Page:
Banned Books Week

Banned Books Week: Celebrating the Freedom to Read is an annual event held during the last week of September. Every year I forget about it until something reminds me. This year, the reminder came in the form of an e-mail from Coliseum Books:

Greetings Book Lovers!
Starting September 24 to October 1, booksellers, librarians, authors, readers, students and other friends of free expression will participate in Banned Books Week. It was started in 1982 by the American Library Association, the American Booksellers Association, the Association of American Publishers and the National Association of College Stores to raise awareness of censorship problems in the United States and abroad. For the past 22 years, it has remained the only national celebration of the freedom to read. Book banning is nothing new. Dante’s The Divine Comedy was burned in 1497 on religious grounds. Queen Elizabeth censored parts of Shakespeare’s Tragedy of King Richard II in 1597. Jean Jacques Rosseau’s philosophical work was placed on the Roman Catholic Church’s Index of Prohibited Works in the 18th century. Click here to read a list of the American Booksellers Foundation for Free Expression’s banned and challenged Books of 2004 – 5.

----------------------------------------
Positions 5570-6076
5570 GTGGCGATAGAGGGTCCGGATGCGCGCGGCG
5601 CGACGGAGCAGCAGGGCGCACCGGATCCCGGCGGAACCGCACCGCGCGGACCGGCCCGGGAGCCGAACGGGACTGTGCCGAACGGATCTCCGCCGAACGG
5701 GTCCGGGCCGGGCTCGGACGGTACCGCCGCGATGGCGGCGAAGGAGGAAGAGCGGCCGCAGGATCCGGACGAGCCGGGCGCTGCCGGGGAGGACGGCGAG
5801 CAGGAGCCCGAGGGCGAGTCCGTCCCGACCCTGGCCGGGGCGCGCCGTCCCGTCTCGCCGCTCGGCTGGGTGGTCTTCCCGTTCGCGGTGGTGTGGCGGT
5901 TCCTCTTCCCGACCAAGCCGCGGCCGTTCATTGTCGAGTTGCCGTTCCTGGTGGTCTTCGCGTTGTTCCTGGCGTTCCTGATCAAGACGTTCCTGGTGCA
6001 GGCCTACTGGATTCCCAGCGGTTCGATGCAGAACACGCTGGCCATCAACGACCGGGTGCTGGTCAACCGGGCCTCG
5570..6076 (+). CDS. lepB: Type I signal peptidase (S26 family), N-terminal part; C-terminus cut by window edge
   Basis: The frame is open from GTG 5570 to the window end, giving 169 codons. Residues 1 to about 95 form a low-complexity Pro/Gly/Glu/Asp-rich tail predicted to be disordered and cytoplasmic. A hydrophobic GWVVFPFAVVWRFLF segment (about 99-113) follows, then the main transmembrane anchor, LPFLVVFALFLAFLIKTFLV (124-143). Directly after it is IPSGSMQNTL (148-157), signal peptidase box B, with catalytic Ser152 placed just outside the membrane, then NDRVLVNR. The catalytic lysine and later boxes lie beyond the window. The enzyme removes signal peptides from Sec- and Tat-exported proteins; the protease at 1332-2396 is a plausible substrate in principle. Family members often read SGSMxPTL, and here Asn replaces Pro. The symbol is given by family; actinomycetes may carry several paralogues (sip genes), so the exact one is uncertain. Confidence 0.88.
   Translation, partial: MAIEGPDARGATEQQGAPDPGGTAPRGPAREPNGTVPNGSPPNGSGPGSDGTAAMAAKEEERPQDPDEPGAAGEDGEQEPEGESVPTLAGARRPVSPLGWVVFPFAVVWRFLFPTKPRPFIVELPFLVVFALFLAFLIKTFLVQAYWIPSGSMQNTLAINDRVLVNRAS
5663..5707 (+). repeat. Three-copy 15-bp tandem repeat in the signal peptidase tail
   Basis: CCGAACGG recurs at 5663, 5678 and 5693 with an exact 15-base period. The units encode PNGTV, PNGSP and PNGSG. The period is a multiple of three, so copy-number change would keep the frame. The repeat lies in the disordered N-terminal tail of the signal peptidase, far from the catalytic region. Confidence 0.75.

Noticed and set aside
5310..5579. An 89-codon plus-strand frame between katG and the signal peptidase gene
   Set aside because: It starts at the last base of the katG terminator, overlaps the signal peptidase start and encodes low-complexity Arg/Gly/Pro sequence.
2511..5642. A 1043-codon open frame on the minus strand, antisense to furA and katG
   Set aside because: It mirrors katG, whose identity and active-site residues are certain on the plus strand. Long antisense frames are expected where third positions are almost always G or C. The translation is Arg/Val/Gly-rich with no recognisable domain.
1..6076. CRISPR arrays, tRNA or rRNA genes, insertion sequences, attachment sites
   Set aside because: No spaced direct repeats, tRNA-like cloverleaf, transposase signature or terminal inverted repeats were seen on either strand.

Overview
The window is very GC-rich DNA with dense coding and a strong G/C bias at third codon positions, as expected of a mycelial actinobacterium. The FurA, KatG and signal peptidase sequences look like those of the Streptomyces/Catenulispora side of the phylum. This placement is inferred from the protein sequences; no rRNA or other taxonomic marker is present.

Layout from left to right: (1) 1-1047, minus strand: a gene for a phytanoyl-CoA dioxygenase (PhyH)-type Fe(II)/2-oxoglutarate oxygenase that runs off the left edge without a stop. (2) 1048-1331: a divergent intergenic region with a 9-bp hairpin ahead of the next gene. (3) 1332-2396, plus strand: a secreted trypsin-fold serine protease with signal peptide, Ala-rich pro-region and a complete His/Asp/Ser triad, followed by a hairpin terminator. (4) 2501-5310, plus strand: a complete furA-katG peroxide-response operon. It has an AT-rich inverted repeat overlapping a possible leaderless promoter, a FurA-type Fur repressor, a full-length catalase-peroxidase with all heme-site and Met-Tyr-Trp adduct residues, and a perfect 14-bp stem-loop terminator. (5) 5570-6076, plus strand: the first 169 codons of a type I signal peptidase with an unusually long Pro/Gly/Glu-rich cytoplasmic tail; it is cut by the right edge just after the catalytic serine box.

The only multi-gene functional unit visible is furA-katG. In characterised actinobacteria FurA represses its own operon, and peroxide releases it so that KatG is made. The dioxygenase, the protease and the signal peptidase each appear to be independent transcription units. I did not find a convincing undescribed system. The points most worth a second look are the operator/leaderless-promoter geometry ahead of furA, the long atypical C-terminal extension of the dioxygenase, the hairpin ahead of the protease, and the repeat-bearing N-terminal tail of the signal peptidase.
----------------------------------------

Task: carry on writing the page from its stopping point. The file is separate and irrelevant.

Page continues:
I plan to mark the week by reading and releasing Barbara Kingsolver’s Animal Dreams, which appears on the current list of banned and challenged books.

Just a gentle reminder that those of us who are able to read and write what we wish must not take this precious freedom for granted.

Animal Dreams Posted by Picasa

  • Banned and Challenged Books of 2004 – 5
  • American Booksellers Foundation for Free Expression Banned Books Week Resources
  • American Library Association Banned Books Week Resources
  • American Library Association
  • Association of American Publishers
  • American Society of Journalists and Authors
  • Association of College Stores
  • Barbara Kingsolver
  • Animal Dreams
  • Coliseum Books
  • Bookcrossing
  • One Response to Banned Books Week

    1. cubewarrior says:

      oooh, i love barbara kingsolver. what a great choice.


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